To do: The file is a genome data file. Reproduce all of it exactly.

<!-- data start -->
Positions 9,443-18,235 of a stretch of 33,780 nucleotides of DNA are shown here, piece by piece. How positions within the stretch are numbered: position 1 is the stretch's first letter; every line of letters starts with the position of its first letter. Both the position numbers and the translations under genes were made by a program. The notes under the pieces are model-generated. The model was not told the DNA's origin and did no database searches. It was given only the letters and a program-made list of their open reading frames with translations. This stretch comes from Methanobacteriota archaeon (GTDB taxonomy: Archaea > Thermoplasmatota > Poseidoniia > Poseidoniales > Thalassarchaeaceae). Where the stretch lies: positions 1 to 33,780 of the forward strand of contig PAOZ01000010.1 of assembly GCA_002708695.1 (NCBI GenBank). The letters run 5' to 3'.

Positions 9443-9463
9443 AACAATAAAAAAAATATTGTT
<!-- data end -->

Positions 9,443-18,235 of a stretch of 33,780 nucleotides of DNA are shown here, piece by piece. How positions within the stretch are numbered: position 1 is the stretch's first letter; every line of letters starts with the position of its first letter. Both the position numbers and the translations under genes were made by a program. The notes under the pieces are model-generated. The model was not told the DNA's origin and did no database searches. It was given only the letters and a program-made list of their open reading frames with translations. This stretch comes from Methanobacteriota archaeon (GTDB taxonomy: Archaea > Thermoplasmatota > Poseidoniia > Poseidoniales > Thalassarchaeaceae). Where the stretch lies: positions 1 to 33,780 of the forward strand of contig PAOZ01000010.1 of assembly GCA_002708695.1 (NCBI GenBank). The letters run 5' to 3'.

Positions 9443-9463
9443 AACAATAAAAAAAATATTGTT